Monday, October 21, 2002


It's about a five hour drive from Providence, RI to Cooperstown, NY. This time of year, when the leaves are starting to turn, it's not an unpleasant trip across across the Pioneer Valley, through the Berkshires, past Albany into central NY, then down the western shore of Lake Ostego to baseball's holiest shrine: the National Baseball Hall of Fame. It's one of those things I've wanted to do since I was about 10 years old, but just never made time for. A few months back my girlfriend (how cool is this?!) my girlfriend says, "have you ever been the Hall of Fame? No?!? Well, let's go!!" She's not really into baseball, so I don't think I would've ever thought of asking her, but when she grokked how much I love baseball she took it on herself to make sure I went.

I didn't really know what to expect of the place. I knew the museum had exhibits and a hall of plaques and that Cooperstown would be small, but that was pretty much it. For some reason, I half expected to see Hall of Famers, and guys hoping to get in, walking the streets. You know, Jim Rice getting a chili dog at the Doubleday Diner, Pete Rose working the counter at his memorabilia shop, maybe a red-eyed Ozzie Smith on the tale end of a celebratory bender threatening to do his patented back flip next to the bobbleheads in the Hall of Fame gift shop. No such luck. What is there is, for a baseball fan, pretty awe-inspiring. Recent items, like the bats Mike Cameron and Shawn Green swung when they hit four homers each in games this past year. The jersey Nomar wore during his 30 game hit streak in 1997. Gear, bats, and balls from McGwire, Sosa, and Bonds. There's a room devoted to the 500 club full of bats and gear worn by Aaron, Williams, McGwire, Foxx, Ott, et al. There was a ball signed by the 1918 World Champion Red Sox. There was a baseball card display. Man, was that tough to swallow. Cards I used to own on display in the Hall of Fame. (Sadly, most of those photos didn't turn out.)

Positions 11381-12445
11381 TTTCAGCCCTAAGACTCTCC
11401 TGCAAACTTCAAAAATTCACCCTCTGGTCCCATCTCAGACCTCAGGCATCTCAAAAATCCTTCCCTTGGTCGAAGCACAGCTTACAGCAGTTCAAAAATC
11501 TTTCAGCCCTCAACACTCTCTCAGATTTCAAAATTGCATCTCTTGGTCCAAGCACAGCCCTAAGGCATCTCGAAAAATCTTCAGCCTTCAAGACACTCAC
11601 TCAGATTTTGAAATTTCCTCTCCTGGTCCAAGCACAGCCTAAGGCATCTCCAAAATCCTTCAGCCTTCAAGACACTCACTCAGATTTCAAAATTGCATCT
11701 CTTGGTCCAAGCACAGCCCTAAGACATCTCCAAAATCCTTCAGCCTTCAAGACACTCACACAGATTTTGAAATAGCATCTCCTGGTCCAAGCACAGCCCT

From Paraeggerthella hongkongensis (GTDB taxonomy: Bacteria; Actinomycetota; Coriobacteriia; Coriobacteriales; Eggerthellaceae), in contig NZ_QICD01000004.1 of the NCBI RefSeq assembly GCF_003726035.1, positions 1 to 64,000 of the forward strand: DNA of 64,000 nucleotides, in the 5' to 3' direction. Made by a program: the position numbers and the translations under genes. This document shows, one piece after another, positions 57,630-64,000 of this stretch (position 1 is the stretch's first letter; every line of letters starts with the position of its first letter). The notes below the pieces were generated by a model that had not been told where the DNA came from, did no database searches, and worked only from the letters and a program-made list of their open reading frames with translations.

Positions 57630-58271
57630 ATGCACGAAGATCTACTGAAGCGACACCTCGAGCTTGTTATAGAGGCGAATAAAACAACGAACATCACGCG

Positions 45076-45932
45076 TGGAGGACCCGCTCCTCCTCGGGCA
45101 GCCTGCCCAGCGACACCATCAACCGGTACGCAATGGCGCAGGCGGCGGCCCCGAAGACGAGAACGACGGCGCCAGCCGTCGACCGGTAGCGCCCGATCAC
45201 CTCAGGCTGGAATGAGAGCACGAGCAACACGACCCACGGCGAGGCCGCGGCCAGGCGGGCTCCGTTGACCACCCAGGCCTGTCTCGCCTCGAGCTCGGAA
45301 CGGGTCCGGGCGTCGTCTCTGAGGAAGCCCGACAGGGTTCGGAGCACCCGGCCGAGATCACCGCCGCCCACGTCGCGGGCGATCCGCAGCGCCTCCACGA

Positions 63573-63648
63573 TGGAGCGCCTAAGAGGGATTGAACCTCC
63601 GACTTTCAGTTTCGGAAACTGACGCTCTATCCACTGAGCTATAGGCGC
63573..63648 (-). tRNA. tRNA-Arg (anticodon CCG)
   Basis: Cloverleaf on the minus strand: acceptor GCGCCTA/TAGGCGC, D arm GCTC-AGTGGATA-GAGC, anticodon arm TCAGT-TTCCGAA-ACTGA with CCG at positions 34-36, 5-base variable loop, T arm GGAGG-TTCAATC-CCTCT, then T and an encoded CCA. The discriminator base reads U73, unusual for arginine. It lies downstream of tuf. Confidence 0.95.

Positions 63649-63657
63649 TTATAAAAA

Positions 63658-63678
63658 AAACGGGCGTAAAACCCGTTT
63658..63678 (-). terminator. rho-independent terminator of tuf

You can read all about what's at the Hall, if it's your bag, at the website. You can even see the plaques, but it's nothing like being in that room, wandering from alcove to alcove, finding the ones you wanted to see, and touch, like Teddy's, Yaz's, Pudge's, and stumbling across others, like Nolan Ryan's, of guys that didn't play for the Red Sox, but were still pretty good players anyways, and watching other guys look for, and find the Yaz plaque you were just at, have their picture taken with it, then tell their son about how they used to idolize him as a kid. I can't wait until my nephew gets into the little league years so I can take him out there.

If I haven't bored you to tears yet, you can check out some of the photos we took here.
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